I agree OP. I'm a Brownie leader and we often bake from scratch, provided I have enough helpers and no-one is booked into the hall after us as it always runs over the allotted time. Having said that I need to do most of the weighing and measuring in advance so we can fit it in. If the challenge was to decorate the cakes as well there wouldn't be time to do that (when we made Christmas cakes it took one meeting to line the tins and mix the batter (leaders/volunteers took them home to bake) and then another meeting to decorate them.
Is there a chance that your daughter's guides are working on the confectioner badge or GFI? I think that's to do with sugar work and decoration rather than baking.

and YYY to pp suggestions to volunteer: many hands make light work: especially with guides where they are supposed to choose and organise their own activities. It's sometimes like herding sheep trying to get anything at all accomplished in the time allowed.

LunaLoveg00d Fri 10-Feb-17 12:20:13

25 girls all crowded into a tiny hall kitchen with one cooker/oven making cakes. Yup, that sounds practical. My daughter's Guides are decorating gingerbread men in a few weeks - I am not thinking for one minute that they will be making the gingerbread too.

If you're concerned, volunteer to help out. I'm sure the Guiders would be delighted to see you. Or just sit at home and slag off the people who are giving up their evenings to entertain your daughter, your choice.

Aebj Fri 10-Feb-17 12:20:25

Did they have time and equipment to do cakes from scratch? Are you willing to clean up after? Take dirty bowls home to wash?

WankersHacksandThieves Fri 10-Feb-17 12:20:36

Most of these children won't be baking at home. Guides used to be for older girls (12 plus) in my day. Baking with proper ingredients in a large group seems more a 12 plus activity than one for most 10 year olds tbh.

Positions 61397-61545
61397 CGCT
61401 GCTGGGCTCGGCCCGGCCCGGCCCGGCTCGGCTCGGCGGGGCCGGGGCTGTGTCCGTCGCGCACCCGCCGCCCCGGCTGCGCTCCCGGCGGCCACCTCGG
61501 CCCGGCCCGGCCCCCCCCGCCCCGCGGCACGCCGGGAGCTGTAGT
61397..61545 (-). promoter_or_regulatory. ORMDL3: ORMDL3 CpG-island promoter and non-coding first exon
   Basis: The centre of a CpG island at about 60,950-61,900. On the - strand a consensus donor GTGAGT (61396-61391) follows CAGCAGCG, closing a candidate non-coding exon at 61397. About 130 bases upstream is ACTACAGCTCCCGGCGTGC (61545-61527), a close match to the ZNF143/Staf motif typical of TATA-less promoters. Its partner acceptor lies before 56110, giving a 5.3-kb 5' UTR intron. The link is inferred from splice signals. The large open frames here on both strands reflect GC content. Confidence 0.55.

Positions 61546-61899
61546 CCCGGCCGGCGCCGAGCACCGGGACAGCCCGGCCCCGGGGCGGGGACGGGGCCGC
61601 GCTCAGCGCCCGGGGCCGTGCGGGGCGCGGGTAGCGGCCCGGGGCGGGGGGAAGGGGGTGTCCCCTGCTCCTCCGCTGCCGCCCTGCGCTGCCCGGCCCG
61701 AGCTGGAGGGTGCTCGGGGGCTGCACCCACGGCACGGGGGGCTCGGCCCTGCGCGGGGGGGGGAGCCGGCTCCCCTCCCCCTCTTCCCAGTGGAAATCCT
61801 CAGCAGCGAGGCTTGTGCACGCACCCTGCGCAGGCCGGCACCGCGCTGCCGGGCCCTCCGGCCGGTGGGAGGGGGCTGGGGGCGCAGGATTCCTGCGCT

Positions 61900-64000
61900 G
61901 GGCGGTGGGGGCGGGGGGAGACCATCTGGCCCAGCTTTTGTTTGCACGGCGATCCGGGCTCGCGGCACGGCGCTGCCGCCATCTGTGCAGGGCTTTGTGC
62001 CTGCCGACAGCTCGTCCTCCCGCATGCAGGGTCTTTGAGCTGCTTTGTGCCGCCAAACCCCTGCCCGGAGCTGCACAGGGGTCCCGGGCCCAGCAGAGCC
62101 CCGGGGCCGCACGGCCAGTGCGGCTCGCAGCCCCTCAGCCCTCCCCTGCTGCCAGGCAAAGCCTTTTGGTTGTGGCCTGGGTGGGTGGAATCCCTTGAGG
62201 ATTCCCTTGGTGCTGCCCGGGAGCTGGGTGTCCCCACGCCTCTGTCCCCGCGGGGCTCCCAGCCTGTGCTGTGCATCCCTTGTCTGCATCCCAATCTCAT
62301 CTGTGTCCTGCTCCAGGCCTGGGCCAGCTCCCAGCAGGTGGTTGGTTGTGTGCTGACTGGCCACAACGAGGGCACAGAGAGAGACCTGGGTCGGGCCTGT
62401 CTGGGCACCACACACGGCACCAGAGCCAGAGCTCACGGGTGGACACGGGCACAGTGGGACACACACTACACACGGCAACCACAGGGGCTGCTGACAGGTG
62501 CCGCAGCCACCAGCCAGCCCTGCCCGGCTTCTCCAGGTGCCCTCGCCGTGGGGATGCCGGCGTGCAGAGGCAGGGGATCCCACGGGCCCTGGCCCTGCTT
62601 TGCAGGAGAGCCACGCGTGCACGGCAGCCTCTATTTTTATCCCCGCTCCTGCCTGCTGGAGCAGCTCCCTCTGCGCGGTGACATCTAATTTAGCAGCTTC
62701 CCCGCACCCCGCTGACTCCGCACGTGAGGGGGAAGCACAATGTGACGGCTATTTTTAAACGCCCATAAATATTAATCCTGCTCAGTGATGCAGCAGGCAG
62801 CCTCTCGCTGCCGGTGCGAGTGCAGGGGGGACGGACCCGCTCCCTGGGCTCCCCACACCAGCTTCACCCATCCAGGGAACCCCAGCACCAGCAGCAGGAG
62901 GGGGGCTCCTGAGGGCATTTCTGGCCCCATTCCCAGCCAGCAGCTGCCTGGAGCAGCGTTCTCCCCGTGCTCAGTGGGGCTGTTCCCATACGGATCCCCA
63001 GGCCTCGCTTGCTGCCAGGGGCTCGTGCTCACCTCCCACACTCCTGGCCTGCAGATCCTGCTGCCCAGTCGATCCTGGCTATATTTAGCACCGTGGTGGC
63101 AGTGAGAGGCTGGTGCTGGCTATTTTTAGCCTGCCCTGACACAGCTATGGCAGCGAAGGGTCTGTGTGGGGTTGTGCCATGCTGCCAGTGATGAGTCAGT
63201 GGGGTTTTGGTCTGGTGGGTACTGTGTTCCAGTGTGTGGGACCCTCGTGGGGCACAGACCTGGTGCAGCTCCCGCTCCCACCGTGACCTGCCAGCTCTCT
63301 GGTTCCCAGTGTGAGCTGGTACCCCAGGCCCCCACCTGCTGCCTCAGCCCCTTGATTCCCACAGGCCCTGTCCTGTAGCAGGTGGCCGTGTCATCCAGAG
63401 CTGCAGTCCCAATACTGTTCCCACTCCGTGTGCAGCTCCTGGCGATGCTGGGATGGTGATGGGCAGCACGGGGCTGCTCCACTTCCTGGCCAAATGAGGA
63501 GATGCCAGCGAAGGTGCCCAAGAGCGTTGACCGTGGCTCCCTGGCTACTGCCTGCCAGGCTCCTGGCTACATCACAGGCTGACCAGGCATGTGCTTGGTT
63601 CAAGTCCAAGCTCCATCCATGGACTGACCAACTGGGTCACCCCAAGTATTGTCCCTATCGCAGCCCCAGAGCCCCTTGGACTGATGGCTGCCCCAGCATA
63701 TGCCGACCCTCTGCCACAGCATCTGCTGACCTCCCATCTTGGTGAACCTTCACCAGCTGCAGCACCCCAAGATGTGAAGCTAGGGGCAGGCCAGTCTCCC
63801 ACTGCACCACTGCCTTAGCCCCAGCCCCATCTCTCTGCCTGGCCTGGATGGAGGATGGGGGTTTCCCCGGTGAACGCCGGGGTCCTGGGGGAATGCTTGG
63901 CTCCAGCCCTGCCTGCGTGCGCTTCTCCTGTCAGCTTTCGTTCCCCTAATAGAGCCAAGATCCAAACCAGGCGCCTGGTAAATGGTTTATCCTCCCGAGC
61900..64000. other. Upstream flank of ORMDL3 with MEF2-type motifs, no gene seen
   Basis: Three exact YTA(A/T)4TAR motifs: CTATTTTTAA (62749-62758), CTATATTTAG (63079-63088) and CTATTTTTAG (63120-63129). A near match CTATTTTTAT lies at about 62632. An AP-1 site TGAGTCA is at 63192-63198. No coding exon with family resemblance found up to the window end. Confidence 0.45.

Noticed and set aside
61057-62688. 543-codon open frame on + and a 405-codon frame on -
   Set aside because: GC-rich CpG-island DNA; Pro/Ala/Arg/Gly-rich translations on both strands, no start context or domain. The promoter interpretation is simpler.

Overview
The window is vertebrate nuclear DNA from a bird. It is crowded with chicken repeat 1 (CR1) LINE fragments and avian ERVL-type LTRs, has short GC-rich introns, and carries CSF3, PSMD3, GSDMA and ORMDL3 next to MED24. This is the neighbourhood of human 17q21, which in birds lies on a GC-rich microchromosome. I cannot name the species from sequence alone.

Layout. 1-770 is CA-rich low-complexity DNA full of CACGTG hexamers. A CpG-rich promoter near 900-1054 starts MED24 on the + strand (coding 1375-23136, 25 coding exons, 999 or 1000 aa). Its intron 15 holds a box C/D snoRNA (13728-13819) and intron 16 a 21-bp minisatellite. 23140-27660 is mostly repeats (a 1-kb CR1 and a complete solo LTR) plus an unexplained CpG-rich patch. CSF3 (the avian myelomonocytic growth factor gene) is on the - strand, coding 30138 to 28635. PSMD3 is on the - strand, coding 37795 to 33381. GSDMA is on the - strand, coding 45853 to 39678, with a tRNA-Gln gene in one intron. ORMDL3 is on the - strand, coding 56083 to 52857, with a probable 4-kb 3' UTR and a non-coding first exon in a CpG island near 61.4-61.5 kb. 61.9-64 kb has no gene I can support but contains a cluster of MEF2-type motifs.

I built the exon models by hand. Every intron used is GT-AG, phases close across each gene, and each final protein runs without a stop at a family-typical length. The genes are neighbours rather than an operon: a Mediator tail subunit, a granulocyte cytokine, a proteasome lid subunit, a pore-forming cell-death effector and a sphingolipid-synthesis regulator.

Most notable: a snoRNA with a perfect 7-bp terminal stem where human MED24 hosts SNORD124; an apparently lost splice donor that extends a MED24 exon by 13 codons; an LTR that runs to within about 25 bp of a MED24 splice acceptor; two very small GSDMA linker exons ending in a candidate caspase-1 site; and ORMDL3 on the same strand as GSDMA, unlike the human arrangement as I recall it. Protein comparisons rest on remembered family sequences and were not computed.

wigglesrock Fri 10-Feb-17 12:23:29

Tbh I don't really learning to make a cake from scratch is a life skill - if she enjoyed it, she enjoyed it - is that not the point?

WeddingsAreStressful Fri 10-Feb-17 12:30:07

Since when is baking cupcakes a life skill? And yes to everything else others have said about practicalities

Upanddownroundandround Fri 10-Feb-17 12:30:26

I agree with the point you are making but I run a kids group every few weeks. Every cooking session goes wrong and takes twice the length. It only really works in groups of two or three. I can see why they would resort to mixes. Personally I would ask for parent helpers for that week and do it that way. Why not suggest it carefully? Perhaps ask a few parents before suggesting then you can give them a list of names of helpers.

MrsTwix Fri 10-Feb-17 12:31:59

Guide leaders are unpaid volunteers who look after your child and provide them with things to do for little thanks, and in some cases no thanks at all, just why didn't you do it this way.

Unreasonable ungrateful moaning parents like you are the reason I gave up volunteering.

Fwiw making a cake from scratch is one thing with a few kids in your own kitchen, but isn't always possible or desirable in a hut/hall kitchen without all the facilities, with a lot of children and in a limited time.

chemenger Fri 10-Feb-17 12:34:17

I was a Queen's Guide back in the day and I did it without ever baking a cake. My mum taught me to bake. I did lots of stuff at Guides that I would never have done at home, camping cooking on wood fires, working in teams, not domestic stuff.

LunaLoveg00d Fri 10-Feb-17 12:39:27

Guides used to be for older girls (12 plus) in my day

Guides age hasn't changed since my day - it's always been Brownies from 7-10, Guides 10-15 and then it was Rangers after that, think it's now Explorers. Scouts/Cubs/Beavers has different ages, and Rainbows for girls 5-7 is new since I started.

Our Guides used to meet in a church hall where there wasn't even a kitchen, unless you count a wee cupboard with a kettle and fridge in it.

WankersHacksandThieves Fri 10-Feb-17 12:45:02

Maybe I'm old then Luna?

I'm sure I was in Brownies until 12 - I think I moved to guides just before High School (Scotland) but I didn't like it.

Rainbows didn't exist as you say and I had an actual beret rather than the bobble hat. We did cooking badge at home/in another parents kitchen, never cooked at the hall that I can recall.

Beavers is age 6 (or 5 and 3 quarters) to 8, Cubs 8-10.5 and Scouts 10.5 - 14, Explorers 14-18 (I think). But there is flexibility and overlap with the age groups of about 6 months or so I think.